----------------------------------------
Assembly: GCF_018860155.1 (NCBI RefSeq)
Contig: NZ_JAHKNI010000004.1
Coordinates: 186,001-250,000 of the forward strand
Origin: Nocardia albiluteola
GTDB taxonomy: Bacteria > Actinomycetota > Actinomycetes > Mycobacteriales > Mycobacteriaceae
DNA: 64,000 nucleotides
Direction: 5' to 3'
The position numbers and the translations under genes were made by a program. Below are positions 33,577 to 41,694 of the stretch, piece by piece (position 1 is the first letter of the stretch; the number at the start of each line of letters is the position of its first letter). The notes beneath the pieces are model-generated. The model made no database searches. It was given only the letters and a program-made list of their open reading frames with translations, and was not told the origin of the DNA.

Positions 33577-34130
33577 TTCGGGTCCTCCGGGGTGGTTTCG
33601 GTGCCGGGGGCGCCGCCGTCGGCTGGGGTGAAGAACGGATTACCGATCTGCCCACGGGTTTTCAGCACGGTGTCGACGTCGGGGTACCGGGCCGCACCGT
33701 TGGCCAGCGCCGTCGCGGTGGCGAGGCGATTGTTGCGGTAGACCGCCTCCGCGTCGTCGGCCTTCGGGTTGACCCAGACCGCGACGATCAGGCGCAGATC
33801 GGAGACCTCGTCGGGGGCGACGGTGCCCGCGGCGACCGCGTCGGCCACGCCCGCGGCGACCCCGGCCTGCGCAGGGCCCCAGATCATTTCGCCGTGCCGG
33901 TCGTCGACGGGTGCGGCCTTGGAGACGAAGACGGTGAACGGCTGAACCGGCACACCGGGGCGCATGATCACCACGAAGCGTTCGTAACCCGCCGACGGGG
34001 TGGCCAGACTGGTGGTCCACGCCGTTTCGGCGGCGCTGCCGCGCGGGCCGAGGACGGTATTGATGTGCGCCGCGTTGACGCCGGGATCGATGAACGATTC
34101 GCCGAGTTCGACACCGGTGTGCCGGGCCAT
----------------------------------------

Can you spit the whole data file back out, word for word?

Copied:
Assembly: GCF_018860155.1 (NCBI RefSeq)
Contig: NZ_JAHKNI010000004.1
Coordinates: 186,001-250,000 of the forward strand
Origin: Nocardia albiluteola
GTDB taxonomy: Bacteria > Actinomycetota > Actinomycetes > Mycobacteriales > Mycobacteriaceae
DNA: 64,000 nucleotides
Direction: 5' to 3'
The position numbers and the translations under genes were made by a program. Below are positions 33,577 to 41,694 of the stretch, piece by piece (position 1 is the first letter of the stretch; the number at the start of each line of letters is the position of its first letter). The notes beneath the pieces are model-generated. The model made no database searches. It was given only the letters and a program-made list of their open reading frames with translations, and was not told the origin of the DNA.

Positions 33577-34130
33577 TTCGGGTCCTCCGGGGTGGTTTCG
33601 GTGCCGGGGGCGCCGCCGTCGGCTGGGGTGAAGAACGGATTACCGATCTGCCCACGGGTTTTCAGCACGGTGTCGACGTCGGGGTACCGGGCCGCACCGT
33701 TGGCCAGCGCCGTCGCGGTGGCGAGGCGATTGTTGCGGTAGACCGCCTCCGCGTCGTCGGCCTTCGGGTTGACCCAGACCGCGACGATCAGGCGCAGATC
33801 GGAGACCTCGTCGGGGGCGACGGTGCCCGCGGCGACCGCGTCGGCCACGCCCGCGGCGACCCCGGCCTGCGCAGGGCCCCAGATCATTTCGCCGTGCCGG
33901 TCGTCGACGGGTGCGGCCTTGGAGACGAAGACGGTGAACGGCTGAACCGGCACACCGGGGCGCATGATCACCACGAAGCGTTCGTAACCCGCCGACGGGG
34001 TGGCCAGACTGGTGGTCCACGCCGTTTCGGCGGCGCTGCCGCGCGGGCCGAGGACGGTATTGATGTGCGCCGCGTTGACGCCGGGATCGATGAACGATTC
34101 GCCGAGTTCGACACCGGTGTGCCGGGCCAT